Design and Validation of an Eye-Tracker-Based Software to Improve Attention in Attention Deficit Hyperactivity Disorder (ADHD): A Validation Study

Document Type : Original Articles


1 Assistant Professor, Department of Biomedical Engineering, School of Engineering, University of Isfahan, Isfahan, Iran

2 Department of Psychology, School of Literature, Humanities and Social Sciences, Science and Research Branch, Islamic Azad University, Tehran, Iran

3 PhD Student, Department of Psychology, School of Human Sciences, University of Science and Arts of Yazd, Yazd, Iran

4 Student, Department of Biomedical Engineering, School of Engineering, University of Isfahan, Isfahan, Iran



Introduction: Attention Deficit Hyperactivity Disorder (ADHD) is a common neurobiological disorder affecting school-age children. One of the main symptoms is short attention span, which is a key factor of poor academic performance, especially in tasks requiring long-term concentration. Children with ADHD often jump from task to task without finishing any of them. They feel trapped by any task that takes longer than the time they are able to stay focused. Improving this skill usually requires breaking tasks into smaller segments while working to increase the child’s attention span. The goal of this research was to design and validation of a software package based on Eye-Tracker technology to improve attention in children with ADHD.Materials and Methods: The population of this validation study consists of psychologists, who are expert in the field of learning and cognitive deficits in children and adolescents, as well as educational technologists; among them, ten people were selected on purpose. The tools used in this research included a video game developed in Unity, and Tobii Eye Tracker 4C device, and a researcher-made questionnaire for content validation. Software validity was calculated using the Kappa coefficient.Results: After applying requested revisions, the Kappa coefficient was calculated as 93.4%.Conclusion: The software seems to have appropriate content validity, and may be advised to be used to improve attention in children with ADHD.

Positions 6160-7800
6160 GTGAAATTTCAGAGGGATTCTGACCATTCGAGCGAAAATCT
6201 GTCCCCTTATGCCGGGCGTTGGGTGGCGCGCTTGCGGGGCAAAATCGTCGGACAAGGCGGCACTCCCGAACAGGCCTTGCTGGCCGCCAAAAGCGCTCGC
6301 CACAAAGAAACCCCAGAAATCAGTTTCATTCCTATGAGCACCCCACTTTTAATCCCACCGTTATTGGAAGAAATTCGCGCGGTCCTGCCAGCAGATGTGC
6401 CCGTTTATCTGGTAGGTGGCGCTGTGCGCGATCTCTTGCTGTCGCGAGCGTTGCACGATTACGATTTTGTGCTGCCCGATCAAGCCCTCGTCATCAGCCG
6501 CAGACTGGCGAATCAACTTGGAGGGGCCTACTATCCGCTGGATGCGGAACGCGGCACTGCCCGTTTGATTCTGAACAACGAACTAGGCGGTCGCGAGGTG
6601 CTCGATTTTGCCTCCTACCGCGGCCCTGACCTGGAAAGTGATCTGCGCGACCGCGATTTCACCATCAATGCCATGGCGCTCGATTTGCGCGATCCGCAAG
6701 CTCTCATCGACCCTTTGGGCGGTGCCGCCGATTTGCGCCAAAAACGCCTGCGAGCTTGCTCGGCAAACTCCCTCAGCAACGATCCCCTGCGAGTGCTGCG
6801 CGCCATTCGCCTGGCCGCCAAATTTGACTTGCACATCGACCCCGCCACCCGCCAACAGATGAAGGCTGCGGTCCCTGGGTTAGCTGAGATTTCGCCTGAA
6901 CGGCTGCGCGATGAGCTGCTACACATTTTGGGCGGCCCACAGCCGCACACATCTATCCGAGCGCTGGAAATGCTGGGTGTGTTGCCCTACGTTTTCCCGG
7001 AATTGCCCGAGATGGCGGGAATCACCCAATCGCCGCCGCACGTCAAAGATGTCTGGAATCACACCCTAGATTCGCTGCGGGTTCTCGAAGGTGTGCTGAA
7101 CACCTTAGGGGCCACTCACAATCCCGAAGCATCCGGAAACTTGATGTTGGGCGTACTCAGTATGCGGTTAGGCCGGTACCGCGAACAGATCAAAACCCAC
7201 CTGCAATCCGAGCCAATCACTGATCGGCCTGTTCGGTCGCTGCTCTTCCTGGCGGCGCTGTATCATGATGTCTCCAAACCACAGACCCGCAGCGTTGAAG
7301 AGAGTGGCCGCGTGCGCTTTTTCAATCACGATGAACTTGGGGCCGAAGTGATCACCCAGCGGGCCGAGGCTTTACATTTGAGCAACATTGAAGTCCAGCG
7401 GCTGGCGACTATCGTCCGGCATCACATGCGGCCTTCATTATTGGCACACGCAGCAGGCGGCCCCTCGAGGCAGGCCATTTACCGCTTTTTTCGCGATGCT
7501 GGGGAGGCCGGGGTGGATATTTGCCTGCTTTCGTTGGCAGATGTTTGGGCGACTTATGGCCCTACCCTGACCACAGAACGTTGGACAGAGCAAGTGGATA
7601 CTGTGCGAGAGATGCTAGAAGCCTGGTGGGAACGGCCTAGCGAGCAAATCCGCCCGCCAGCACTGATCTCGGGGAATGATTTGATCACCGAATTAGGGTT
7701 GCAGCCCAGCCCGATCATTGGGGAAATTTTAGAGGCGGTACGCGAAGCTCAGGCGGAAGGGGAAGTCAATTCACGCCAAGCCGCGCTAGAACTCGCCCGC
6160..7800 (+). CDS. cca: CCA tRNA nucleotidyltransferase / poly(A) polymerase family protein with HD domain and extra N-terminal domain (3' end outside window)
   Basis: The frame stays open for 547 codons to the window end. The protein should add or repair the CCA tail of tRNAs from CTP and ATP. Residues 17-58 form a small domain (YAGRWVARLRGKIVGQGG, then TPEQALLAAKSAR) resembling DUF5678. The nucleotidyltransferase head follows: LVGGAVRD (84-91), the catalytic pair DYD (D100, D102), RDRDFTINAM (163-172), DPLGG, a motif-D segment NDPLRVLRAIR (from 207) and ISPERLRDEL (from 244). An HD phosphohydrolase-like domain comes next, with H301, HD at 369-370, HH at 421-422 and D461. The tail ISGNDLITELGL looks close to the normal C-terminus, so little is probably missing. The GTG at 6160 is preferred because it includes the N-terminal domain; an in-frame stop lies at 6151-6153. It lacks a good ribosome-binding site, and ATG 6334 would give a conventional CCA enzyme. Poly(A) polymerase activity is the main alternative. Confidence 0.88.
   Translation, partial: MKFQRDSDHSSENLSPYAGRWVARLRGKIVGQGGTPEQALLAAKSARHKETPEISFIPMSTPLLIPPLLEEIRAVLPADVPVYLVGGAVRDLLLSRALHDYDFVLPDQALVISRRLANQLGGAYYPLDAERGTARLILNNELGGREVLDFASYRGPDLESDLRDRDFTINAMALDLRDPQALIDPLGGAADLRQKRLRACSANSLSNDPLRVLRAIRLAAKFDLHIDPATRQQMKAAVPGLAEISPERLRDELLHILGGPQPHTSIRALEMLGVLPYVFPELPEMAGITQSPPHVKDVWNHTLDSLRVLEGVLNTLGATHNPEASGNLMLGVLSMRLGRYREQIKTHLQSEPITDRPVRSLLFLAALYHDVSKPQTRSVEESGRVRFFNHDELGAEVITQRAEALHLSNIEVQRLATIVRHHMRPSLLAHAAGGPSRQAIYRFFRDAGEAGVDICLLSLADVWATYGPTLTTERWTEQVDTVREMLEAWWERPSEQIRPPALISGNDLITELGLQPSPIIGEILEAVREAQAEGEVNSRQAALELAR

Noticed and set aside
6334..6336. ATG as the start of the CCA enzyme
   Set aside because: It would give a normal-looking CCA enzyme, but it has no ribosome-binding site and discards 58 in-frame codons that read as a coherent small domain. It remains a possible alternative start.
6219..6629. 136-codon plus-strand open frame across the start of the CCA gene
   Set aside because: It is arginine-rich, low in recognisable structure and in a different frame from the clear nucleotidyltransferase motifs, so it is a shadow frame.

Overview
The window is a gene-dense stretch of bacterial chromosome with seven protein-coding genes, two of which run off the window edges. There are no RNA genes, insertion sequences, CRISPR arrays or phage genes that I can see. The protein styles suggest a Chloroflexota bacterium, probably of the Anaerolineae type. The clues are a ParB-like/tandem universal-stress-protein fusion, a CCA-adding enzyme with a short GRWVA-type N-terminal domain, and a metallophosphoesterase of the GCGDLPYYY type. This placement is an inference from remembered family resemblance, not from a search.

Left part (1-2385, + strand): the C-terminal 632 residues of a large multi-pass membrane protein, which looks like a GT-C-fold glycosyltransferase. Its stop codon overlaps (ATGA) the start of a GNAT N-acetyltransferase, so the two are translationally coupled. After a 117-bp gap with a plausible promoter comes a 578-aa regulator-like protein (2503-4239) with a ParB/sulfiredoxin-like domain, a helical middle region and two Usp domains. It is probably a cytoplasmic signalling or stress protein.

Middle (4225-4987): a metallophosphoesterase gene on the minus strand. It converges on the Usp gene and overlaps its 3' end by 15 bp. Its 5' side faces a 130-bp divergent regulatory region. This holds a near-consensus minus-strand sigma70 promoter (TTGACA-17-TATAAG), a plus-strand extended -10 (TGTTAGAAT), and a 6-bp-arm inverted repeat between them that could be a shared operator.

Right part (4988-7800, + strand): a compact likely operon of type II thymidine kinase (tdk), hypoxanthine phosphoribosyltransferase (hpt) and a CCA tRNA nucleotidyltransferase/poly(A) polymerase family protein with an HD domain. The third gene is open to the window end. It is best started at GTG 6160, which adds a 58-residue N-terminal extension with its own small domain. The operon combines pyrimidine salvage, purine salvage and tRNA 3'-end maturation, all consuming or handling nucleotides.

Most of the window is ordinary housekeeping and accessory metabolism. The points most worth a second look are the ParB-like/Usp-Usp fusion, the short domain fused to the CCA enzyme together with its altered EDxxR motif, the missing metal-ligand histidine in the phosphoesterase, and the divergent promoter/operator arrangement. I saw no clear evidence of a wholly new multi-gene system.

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Volume 15, Issue 3 - Serial Number 3
August 2019
Pages 137-143
  • Receive Date: 30 January 2020
  • Revise Date: 02 June 2022
  • Accept Date: 22 May 2022